A few days before I posted the video on the importance of recovery, I unexpectedly and completely LOST MY SHIT. I suddenly reached a breaking point where I whipped a bag of carrots at the kitchen wall, they exploded all over the floor and down the basement steps. While this surprised the hell out of me (as well as my wife), it didn’t stop there. The flood gates opened and I was filled with what I can only describe as rage. I stomped. I huffed. I not-so-gently “returned” the laundry basket back to the basement. I cried. And scared the crap out of our 16-year-old daughter.

I say I “unexpectedly” lost my shit because this is not my M.O. It takes a lot for me to lose it, to cry or to be out of control. For most of the time, I’m totally fine…until I’m not. And then “all of a sudden” I’m REALLY not fine. And it surprises and shocks me each time it happens.

But if I’m to be honest and reflective, there’s nothing sudden or shocking about these rare but epic events. While I am really great at exercising regularly, eating well, getting 9-10 hours of sleep a night and getting alone/downtime (airplanes, hotel rooms, home office) as recovery, it’s not always enough. And I don’t do a good job of acknowledging how stress is affecting me. I’m tough. I can get through anything. Keep pushing.

I’ve been in constant pain relating to my back and my rheumatoid arthritis. It’s winter: cold, dark and a season I loathe. What’s going on politically and socially has been upsetting. And a bigger part of the picture is that I’ve been under a lot of stress with my business lately – traveling a ton (while other months are slower), launching new content, trying to increase sales and revenue, dealing with a difficult but important client – all while NOT having a business degree. Oh my god, let’s be honest, there are so many times when I feel like I have no business running a business!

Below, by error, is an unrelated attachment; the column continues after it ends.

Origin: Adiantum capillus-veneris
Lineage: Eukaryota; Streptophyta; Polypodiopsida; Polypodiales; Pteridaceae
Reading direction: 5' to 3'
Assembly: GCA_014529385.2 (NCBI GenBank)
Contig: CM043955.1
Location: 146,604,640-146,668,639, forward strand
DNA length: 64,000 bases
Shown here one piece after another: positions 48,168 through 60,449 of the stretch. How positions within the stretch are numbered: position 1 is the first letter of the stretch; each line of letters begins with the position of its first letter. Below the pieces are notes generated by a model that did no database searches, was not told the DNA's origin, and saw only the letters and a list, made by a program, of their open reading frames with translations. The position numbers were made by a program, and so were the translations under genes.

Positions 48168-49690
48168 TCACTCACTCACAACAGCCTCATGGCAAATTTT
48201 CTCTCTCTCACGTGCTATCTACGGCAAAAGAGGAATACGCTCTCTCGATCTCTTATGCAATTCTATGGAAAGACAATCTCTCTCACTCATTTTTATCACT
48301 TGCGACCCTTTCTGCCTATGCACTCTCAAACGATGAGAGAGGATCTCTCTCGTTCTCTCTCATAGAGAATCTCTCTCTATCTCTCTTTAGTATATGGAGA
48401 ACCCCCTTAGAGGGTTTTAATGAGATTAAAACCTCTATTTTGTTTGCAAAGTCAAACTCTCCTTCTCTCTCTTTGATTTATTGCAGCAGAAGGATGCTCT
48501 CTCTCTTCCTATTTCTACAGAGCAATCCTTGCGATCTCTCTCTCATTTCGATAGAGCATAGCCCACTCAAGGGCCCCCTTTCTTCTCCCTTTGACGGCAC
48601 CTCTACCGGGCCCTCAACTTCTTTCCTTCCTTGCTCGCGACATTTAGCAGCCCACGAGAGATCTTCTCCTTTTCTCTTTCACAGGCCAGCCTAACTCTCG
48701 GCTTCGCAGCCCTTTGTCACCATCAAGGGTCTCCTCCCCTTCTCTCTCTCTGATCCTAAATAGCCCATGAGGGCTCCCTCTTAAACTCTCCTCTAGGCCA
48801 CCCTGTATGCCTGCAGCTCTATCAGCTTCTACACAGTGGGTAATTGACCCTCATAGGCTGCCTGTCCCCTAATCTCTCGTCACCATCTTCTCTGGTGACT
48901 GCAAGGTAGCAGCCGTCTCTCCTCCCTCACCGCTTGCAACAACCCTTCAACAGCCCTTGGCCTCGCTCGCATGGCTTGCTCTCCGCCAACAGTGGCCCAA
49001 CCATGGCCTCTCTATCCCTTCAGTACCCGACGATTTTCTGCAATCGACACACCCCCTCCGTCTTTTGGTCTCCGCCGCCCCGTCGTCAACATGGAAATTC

And a couple of days ago I had the realization that what I do in my leisure time is clean and organize. No lie. I used to do aerial trapeze until my back got worse. I used to do duathlons. I went online and found a bullwhip instructor (god bless the internet!) to teach me how to use it because I saw it in Zoomanity and thought it looked fun. I know how to knit, weld, weave a basket, do stained glass and bellydance. I used to be an interesting person. I’m now someone who works a lot and gets their jollies from vacuuming and neatness. SNOOZE. I’m also an incredibly social person who loves being around other people, but I work from home. When I travel and speak I’m surrounded by other people, but there’s not much of a deep connection that happens. I am a hermit. A really boring, stressed out, tidy hermit. Who throws carrots.

Just for reference, here’s the level of excitement in my office right now.

Me and one of my co-workers. One of us has an attitude problem.

Me and one of my co-workers. One of us has an attitude problem.

Before this gets too long and convoluted, there are two things I want to share with you.

  • No one is immune to stress or self-doubt. Whenever I bump into people (special days where I leave the house) they often say “How are you? It looks like you’re super busy and things are going well.” And depending on the day, I might die inside. I might be feeling super stressed or like nothing is happening. And I often tell them so. I’m sorry if online I only come across as having it all together or totally invincible. If you meet me or know me, you very quickly realize I’m really human and there’s nothing “super” about me.
  • A multitude of forms of recovery are vital. And it’s important to use them often. While I listed exercise, nutrition and sleep as things that are helpful to me, they’re clearly not enough. I need more social connection. I need to show myself a bit more compassion. And I need a damn hobby. If you have any great ideas, please leave them in the comments section.

 

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